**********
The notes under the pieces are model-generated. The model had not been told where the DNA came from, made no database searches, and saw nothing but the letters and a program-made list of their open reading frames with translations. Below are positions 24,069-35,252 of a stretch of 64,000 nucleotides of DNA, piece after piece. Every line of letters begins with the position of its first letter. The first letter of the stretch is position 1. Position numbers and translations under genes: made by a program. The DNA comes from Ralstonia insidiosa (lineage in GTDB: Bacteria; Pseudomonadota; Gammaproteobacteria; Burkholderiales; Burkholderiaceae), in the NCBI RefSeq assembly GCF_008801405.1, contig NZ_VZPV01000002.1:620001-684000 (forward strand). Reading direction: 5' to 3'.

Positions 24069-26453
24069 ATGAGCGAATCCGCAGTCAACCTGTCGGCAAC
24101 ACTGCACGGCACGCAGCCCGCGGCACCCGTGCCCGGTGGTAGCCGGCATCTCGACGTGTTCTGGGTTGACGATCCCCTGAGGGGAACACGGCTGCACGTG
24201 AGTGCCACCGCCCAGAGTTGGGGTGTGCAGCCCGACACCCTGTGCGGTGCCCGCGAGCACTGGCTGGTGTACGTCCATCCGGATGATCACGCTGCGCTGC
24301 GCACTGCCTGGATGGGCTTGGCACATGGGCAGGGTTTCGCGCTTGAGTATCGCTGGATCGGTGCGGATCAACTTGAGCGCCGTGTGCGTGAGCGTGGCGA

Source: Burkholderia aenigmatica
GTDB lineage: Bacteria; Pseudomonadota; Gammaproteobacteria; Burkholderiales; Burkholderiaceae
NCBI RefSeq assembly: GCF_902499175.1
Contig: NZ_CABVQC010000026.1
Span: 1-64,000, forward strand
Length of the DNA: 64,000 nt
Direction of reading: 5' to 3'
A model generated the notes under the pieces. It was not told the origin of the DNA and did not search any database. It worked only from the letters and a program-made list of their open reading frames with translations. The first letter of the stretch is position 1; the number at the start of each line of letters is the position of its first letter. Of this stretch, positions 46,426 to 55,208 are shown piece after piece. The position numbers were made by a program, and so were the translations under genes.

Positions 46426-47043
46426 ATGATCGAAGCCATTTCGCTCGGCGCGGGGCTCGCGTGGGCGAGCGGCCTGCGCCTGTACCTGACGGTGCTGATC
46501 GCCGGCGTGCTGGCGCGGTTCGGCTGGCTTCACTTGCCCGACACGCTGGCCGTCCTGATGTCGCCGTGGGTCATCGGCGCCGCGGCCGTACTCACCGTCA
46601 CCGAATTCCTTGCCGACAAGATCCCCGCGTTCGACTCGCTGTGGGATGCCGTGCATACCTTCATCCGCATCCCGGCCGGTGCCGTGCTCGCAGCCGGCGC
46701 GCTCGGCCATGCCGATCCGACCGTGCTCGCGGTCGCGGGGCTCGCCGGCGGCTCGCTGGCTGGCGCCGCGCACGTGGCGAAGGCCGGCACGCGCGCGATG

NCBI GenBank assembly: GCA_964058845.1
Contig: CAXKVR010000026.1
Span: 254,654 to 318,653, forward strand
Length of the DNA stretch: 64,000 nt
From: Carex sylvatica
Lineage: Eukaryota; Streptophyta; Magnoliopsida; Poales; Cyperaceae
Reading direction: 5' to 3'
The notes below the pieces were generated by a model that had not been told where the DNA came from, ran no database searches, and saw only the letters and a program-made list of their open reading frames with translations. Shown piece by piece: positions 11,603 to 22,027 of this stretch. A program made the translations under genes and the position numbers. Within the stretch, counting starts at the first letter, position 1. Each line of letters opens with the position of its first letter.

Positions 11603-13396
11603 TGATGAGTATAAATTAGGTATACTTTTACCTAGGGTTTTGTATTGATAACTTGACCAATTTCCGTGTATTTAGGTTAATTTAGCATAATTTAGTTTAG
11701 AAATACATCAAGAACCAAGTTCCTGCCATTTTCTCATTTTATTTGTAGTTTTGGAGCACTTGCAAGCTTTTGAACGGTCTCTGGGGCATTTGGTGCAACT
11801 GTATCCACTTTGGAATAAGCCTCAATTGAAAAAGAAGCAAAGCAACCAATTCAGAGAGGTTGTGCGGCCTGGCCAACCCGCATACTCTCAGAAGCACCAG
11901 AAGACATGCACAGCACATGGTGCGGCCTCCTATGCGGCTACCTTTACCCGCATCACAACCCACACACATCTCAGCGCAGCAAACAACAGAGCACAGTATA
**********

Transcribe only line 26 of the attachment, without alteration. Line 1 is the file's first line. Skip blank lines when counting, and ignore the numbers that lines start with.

Reading direction: 5' to 3'